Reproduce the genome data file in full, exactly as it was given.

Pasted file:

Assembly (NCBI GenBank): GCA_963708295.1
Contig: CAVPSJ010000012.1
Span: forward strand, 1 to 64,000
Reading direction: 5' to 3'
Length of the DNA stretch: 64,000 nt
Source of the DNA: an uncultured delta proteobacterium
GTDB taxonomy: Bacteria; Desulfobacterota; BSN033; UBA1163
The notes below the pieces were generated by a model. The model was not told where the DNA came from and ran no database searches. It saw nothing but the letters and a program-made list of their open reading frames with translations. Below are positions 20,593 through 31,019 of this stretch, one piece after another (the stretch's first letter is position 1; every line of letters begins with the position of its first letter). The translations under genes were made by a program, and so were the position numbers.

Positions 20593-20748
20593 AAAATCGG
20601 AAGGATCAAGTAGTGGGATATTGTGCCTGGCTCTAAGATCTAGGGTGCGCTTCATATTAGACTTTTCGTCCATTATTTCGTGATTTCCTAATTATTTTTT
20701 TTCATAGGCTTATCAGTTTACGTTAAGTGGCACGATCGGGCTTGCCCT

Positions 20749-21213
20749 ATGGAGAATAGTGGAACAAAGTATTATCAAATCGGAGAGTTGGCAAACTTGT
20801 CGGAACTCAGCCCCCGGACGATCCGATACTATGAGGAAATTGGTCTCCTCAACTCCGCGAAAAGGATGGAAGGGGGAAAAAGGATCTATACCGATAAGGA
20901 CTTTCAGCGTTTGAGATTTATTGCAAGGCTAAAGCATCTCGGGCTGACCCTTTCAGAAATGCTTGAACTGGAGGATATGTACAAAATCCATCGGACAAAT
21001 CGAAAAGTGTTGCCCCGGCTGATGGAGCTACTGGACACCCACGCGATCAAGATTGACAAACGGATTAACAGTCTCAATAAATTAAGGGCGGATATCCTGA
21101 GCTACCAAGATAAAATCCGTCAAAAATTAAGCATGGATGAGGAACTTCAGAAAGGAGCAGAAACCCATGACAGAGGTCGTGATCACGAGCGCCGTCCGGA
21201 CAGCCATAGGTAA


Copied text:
Assembly (NCBI GenBank): GCA_963708295.1
Contig: CAVPSJ010000012.1
Span: forward strand, 1 to 64,000
Reading direction: 5' to 3'
Length of the DNA stretch: 64,000 nt
Source of the DNA: an uncultured delta proteobacterium
GTDB taxonomy: Bacteria; Desulfobacterota; BSN033; UBA1163
The notes below the pieces were generated by a model. The model was not told where the DNA came from and ran no database searches. It saw nothing but the letters and a program-made list of their open reading frames with translations. Below are positions 20,593 through 31,019 of this stretch, one piece after another (the stretch's first letter is position 1; every line of letters begins with the position of its first letter). The translations under genes were made by a program, and so were the position numbers.

Positions 20593-20748
20593 AAAATCGG
20601 AAGGATCAAGTAGTGGGATATTGTGCCTGGCTCTAAGATCTAGGGTGCGCTTCATATTAGACTTTTCGTCCATTATTTCGTGATTTCCTAATTATTTTTT
20701 TTCATAGGCTTATCAGTTTACGTTAAGTGGCACGATCGGGCTTGCCCT

Positions 20749-21213
20749 ATGGAGAATAGTGGAACAAAGTATTATCAAATCGGAGAGTTGGCAAACTTGT
20801 CGGAACTCAGCCCCCGGACGATCCGATACTATGAGGAAATTGGTCTCCTCAACTCCGCGAAAAGGATGGAAGGGGGAAAAAGGATCTATACCGATAAGGA
20901 CTTTCAGCGTTTGAGATTTATTGCAAGGCTAAAGCATCTCGGGCTGACCCTTTCAGAAATGCTTGAACTGGAGGATATGTACAAAATCCATCGGACAAAT
21001 CGAAAAGTGTTGCCCCGGCTGATGGAGCTACTGGACACCCACGCGATCAAGATTGACAAACGGATTAACAGTCTCAATAAATTAAGGGCGGATATCCTGA
21101 GCTACCAAGATAAAATCCGTCAAAAATTAAGCATGGATGAGGAACTTCAGAAAGGAGCAGAAACCCATGACAGAGGTCGTGATCACGAGCGCCGTCCGGA
21201 CAGCCATAGGTAA